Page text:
Becky Fleming's Trip to Ethiopia to Save the Children
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Volunteer Becky Fleming, second from the left above, recently returned from Ethiopia where she had a rare opportunity to see the projects run by Save the Children in the mountainous central Amhara region. Becky is the chair of Maybole’s Save the Children branch, a partner in an architect firm in Ayr and mother of 4 children. Save the Children has had a record amount of donations for their East Africa appeal. Anyone wishing to see what is going on or donate can do so online at 

In Jarre village, the place where Bob Geldof first made his LiveAid appeal in 1985, we met community health workers and local mothers - we met some of their children and they wanted to hear about ours and see photos too. The health visitor, Jamilla (with white headscarf), trained by Save the Children, took us to visit Zodi whose 10 month old baby girl, Hyat, had suffered pneumonia in August and been successfully treated. Her little nephew Osin is about 4. They were very pleased to welcome Save the Children visitors and talked about the benefits of the local health workers who had delivered baby Hyat for her at home in her traditional round hut. Dr Beyene based at Kelala health clinic delivers babies in a maternity unit provided by save the children, one of 10 units in the south Wollo district of Amhara region. He had safely delivered a baby that morning and was thrilled to have a selection of newborn baby hats (knitted in Ayrshire!) and blankets to give to the mothers he helps. We met a new father, Ata Hussein, and his wife Freyhara who had an 8 day old baby girl in Desse Referral Hospital, and they were very happy to receive a blanket and hat for her (no name for baby yet)

We took some games, paper, pencils etc for the school, including a football. There are 500 children in the school and not one had ever physically seen a football! After a hesitant start they were off and the whole school chased the ball around the field. We visited Endodi Elementary school in the remote rural area of Kelala to see a village sanitation project by Save the Children providing separate latrines for boys and girls. The children have been involved in the technical design and a local builder employed to build the structures so that they can now build more for the village which has minimal sanitation facilities. We met the children of grades 1 (5 & 6 yrs old) and 2 (7 & 8 yrs old) in their classrooms where they were learning Maths, English, their own language Amharic and Environmental studies which teaches them about their own lifestyle / agriculture etc. School is half a day so they can help on family farms caring for animals, fetching water and in the fields. Younger children go to school in morning and older classes in the afternoon.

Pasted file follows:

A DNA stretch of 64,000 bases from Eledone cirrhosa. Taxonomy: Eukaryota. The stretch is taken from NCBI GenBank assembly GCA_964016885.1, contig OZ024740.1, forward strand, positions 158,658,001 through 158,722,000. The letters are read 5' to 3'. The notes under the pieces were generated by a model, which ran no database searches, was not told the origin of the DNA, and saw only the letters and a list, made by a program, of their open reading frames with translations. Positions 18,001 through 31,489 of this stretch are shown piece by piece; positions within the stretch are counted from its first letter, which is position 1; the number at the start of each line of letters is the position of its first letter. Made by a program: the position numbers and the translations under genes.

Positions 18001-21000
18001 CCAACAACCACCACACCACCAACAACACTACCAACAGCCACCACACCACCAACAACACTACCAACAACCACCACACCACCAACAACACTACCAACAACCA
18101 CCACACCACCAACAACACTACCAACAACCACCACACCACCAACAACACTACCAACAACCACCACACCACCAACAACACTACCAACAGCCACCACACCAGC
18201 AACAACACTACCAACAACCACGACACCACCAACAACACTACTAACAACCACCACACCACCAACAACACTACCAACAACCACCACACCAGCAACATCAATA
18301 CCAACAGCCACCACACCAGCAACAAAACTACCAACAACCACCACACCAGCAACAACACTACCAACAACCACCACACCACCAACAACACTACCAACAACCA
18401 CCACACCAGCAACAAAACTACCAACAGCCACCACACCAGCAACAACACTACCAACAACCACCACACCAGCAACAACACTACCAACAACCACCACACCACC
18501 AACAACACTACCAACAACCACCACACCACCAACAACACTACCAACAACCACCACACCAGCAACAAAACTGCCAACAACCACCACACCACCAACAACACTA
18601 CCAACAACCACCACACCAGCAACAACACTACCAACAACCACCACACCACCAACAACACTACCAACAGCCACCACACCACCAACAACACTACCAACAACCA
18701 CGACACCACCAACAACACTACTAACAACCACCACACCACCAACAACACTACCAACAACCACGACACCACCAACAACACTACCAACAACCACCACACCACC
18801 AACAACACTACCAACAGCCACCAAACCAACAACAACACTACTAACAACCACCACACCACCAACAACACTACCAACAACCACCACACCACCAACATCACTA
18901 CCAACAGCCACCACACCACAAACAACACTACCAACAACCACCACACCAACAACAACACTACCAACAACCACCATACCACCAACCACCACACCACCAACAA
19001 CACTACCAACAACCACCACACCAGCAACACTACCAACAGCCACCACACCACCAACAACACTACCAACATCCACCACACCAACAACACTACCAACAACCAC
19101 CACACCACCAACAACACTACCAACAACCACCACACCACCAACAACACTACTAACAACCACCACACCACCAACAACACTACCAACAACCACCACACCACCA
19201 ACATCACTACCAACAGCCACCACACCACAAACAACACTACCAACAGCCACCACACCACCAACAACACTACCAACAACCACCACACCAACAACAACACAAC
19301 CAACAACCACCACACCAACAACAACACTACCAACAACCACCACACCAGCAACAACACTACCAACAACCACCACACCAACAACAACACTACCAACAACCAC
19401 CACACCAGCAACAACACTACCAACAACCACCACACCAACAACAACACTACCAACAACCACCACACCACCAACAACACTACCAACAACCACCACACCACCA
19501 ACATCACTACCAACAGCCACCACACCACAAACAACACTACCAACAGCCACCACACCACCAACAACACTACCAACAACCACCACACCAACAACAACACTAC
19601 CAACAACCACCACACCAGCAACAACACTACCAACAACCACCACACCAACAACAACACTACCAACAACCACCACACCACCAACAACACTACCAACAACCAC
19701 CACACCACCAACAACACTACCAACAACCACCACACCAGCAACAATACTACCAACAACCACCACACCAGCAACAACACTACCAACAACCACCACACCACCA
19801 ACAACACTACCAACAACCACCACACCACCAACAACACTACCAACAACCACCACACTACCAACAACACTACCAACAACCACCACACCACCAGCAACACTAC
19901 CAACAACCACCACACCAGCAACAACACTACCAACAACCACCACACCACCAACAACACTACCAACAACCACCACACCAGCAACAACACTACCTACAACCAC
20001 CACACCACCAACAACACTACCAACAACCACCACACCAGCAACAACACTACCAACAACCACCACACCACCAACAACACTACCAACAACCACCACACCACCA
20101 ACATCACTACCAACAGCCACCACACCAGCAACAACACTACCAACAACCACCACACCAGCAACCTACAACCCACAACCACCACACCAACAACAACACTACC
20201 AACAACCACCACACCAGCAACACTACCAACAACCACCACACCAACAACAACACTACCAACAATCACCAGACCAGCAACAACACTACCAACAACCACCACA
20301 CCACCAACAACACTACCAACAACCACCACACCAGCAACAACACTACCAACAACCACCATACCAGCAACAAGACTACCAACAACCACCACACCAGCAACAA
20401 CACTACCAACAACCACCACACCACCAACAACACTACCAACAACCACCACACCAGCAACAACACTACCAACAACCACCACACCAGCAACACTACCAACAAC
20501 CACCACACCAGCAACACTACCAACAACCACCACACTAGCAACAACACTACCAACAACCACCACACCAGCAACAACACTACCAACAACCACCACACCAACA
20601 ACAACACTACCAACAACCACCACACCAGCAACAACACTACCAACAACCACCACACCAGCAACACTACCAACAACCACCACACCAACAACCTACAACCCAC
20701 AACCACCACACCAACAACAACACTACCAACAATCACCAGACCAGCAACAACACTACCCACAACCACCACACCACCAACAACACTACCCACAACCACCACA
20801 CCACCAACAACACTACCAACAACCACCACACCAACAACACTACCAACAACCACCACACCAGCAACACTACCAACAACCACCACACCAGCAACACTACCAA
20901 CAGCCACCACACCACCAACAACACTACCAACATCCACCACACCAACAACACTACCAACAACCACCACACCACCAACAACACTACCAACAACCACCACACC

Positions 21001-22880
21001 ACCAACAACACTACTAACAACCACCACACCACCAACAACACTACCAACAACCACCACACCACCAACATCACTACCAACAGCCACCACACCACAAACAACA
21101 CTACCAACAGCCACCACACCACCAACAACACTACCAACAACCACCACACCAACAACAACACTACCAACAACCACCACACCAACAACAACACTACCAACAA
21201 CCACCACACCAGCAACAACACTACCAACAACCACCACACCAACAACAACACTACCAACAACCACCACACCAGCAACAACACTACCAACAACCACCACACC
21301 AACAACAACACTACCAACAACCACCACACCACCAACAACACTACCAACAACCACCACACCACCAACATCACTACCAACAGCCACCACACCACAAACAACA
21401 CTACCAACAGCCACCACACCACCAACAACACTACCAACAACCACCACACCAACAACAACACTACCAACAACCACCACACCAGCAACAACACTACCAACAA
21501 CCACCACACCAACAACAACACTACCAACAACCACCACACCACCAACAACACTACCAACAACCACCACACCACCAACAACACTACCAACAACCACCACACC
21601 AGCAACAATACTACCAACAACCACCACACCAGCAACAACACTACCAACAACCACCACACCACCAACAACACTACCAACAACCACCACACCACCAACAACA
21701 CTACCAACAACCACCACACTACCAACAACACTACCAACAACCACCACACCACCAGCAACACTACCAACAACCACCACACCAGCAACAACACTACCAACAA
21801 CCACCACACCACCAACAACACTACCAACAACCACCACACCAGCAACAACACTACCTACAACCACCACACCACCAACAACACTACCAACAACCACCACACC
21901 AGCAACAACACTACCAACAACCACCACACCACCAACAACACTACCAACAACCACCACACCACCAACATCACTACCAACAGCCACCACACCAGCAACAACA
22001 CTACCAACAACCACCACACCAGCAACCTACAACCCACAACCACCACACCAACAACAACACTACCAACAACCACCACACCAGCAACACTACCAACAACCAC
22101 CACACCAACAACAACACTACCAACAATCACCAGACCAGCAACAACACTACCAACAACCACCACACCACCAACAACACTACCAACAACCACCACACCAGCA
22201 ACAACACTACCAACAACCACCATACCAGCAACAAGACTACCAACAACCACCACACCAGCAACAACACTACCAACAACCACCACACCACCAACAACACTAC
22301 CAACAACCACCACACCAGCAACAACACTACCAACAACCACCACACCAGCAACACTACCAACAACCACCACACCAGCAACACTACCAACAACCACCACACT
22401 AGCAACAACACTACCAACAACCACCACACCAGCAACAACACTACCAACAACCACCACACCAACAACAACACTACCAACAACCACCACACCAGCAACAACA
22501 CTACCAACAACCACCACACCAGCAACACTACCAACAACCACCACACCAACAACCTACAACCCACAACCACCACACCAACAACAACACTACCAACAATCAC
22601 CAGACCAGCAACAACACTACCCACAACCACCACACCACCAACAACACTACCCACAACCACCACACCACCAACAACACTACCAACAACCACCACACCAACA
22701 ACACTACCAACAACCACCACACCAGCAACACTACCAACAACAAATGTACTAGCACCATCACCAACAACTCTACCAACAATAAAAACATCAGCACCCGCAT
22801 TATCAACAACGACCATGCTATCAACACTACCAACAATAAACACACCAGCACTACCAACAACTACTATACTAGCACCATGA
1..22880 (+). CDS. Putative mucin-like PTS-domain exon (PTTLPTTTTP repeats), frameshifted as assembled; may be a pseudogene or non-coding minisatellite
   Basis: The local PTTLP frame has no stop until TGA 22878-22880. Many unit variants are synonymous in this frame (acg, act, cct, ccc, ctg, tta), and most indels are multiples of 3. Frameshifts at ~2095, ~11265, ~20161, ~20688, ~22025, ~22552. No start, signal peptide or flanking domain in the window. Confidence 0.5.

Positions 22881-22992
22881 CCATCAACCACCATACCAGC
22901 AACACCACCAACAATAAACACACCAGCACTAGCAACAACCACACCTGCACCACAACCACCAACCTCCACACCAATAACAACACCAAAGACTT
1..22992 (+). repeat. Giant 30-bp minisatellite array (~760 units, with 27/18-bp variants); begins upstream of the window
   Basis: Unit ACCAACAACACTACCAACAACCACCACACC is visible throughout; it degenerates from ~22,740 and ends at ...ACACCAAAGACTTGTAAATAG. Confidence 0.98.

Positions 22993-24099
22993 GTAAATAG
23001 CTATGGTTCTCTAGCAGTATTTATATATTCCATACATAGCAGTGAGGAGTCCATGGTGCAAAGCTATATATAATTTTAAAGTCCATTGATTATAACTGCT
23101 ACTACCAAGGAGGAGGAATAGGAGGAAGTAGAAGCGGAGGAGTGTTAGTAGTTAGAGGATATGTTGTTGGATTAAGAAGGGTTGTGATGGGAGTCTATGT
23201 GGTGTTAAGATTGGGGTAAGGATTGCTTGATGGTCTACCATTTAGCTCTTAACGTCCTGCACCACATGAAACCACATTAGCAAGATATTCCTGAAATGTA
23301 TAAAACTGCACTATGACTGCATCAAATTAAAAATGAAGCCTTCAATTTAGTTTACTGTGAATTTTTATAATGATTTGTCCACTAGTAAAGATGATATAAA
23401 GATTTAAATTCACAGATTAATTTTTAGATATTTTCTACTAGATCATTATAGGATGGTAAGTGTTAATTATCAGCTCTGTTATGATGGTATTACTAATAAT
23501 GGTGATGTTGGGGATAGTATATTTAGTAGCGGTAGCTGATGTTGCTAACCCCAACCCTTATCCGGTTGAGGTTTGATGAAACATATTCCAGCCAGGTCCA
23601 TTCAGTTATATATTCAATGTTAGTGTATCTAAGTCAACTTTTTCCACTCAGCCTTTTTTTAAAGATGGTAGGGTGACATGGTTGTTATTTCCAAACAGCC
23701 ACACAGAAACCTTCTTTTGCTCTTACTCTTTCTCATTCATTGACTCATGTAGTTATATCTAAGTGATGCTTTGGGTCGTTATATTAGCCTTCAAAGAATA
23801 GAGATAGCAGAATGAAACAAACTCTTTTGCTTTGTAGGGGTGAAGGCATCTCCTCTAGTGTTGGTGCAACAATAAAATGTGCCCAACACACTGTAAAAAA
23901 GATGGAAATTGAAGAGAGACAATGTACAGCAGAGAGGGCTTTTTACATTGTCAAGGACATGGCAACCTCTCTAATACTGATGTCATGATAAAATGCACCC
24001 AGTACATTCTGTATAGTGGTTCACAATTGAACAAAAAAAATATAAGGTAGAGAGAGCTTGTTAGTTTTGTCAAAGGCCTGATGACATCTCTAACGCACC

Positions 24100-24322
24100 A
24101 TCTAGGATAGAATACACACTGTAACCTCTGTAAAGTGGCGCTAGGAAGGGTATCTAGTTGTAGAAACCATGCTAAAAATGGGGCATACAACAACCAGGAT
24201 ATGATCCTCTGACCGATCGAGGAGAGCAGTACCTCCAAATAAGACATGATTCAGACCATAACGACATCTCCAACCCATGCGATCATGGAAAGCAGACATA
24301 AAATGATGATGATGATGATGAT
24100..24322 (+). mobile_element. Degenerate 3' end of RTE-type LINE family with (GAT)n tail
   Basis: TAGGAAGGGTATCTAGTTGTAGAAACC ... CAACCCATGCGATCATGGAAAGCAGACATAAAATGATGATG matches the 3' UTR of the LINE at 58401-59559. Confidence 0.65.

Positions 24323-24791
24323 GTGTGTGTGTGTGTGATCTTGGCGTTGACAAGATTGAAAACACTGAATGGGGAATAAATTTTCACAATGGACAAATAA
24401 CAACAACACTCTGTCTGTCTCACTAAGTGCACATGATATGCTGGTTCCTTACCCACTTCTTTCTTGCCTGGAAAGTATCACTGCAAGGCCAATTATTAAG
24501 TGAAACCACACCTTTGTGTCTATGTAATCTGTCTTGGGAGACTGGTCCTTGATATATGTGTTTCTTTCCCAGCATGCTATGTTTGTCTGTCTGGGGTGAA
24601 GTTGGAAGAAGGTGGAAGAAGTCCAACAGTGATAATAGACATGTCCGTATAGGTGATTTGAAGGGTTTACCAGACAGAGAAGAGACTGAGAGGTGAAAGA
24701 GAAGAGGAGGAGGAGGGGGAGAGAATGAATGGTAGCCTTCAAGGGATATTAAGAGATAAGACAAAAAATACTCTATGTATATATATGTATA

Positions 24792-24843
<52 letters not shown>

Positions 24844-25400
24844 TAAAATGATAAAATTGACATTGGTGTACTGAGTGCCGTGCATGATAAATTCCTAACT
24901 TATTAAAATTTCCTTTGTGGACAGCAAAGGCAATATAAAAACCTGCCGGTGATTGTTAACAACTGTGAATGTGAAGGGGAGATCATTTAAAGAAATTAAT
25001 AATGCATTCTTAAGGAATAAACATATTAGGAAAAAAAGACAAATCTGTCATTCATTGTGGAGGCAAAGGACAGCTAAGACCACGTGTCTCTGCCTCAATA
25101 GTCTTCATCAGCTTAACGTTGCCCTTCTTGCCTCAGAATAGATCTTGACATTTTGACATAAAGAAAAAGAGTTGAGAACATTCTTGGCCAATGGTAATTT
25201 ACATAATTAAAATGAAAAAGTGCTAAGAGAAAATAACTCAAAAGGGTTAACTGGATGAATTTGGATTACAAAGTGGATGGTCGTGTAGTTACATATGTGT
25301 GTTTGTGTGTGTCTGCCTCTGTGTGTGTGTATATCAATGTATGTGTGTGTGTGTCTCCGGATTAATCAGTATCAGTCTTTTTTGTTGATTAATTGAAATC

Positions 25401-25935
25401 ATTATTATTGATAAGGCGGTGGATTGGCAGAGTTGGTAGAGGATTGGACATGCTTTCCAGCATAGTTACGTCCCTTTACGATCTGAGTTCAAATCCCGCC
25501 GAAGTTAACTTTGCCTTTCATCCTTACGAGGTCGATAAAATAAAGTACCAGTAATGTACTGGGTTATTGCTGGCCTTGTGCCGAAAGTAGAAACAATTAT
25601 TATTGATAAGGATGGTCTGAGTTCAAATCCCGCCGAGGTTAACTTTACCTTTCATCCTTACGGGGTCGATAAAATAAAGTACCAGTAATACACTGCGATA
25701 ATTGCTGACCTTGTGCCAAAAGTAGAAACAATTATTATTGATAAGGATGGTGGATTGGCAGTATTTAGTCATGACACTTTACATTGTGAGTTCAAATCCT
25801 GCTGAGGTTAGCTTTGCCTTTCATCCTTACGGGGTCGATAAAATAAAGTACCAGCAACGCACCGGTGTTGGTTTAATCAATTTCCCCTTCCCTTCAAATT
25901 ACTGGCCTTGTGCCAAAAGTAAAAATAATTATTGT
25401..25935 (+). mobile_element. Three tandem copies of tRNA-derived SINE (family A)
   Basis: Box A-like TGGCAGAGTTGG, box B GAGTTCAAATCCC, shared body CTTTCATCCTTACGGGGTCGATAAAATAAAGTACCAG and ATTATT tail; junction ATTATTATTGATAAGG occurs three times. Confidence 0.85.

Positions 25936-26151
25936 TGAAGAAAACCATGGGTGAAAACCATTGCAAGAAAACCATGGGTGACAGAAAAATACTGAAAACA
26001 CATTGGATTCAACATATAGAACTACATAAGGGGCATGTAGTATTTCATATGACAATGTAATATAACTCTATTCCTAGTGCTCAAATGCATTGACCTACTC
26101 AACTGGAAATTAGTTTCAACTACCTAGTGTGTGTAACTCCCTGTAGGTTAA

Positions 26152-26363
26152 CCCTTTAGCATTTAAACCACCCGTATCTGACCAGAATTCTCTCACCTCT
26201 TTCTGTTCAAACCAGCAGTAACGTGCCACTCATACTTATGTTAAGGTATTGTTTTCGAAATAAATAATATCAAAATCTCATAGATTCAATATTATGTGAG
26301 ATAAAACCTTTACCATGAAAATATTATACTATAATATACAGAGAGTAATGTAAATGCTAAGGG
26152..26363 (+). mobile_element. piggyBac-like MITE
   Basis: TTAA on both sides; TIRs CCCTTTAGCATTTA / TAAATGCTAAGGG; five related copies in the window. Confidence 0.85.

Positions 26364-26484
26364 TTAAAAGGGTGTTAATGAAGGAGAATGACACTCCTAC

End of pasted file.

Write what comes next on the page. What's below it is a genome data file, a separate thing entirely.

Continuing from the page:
All children are expected to go to school for at least 2 years, but encouraged to do 8 years. Save the Children have been involved with government projects setting up village schools. Our group of Save the Children volunteers set off from Addis Ababa on the main road North for an 8 hour journey to the town of Dessie in the mountainous Amhara region. This gave us an excellent way to see the countryside and lifestyle of central Ethiopia where they have just had their rainy season, crops are growing and being harvested and it is an area where hunger is described as stressed and people need supplementary food for some months, provided by their government. In Jarre village we had fun chatting with children walking home from school and they showed us how to manage a camel! The children everywhere recognise the Save the Children logo on vehicles and are very welcoming. Young boys of about 7 and 8 may have an important role to play protecting their family sorghum crops as a scarecrow for about three weeks as the crop ripens. They live and sleep in a crow's-nest in the middle of the field, only allowed a few hours relief to go to school. I gave this boy a Save the children balloon to keep him amused.

                                                                                        Becky Fleming, December 2011

See also the article about Becky Fleming's preparations before her visit to Ethiopia and  interview afterward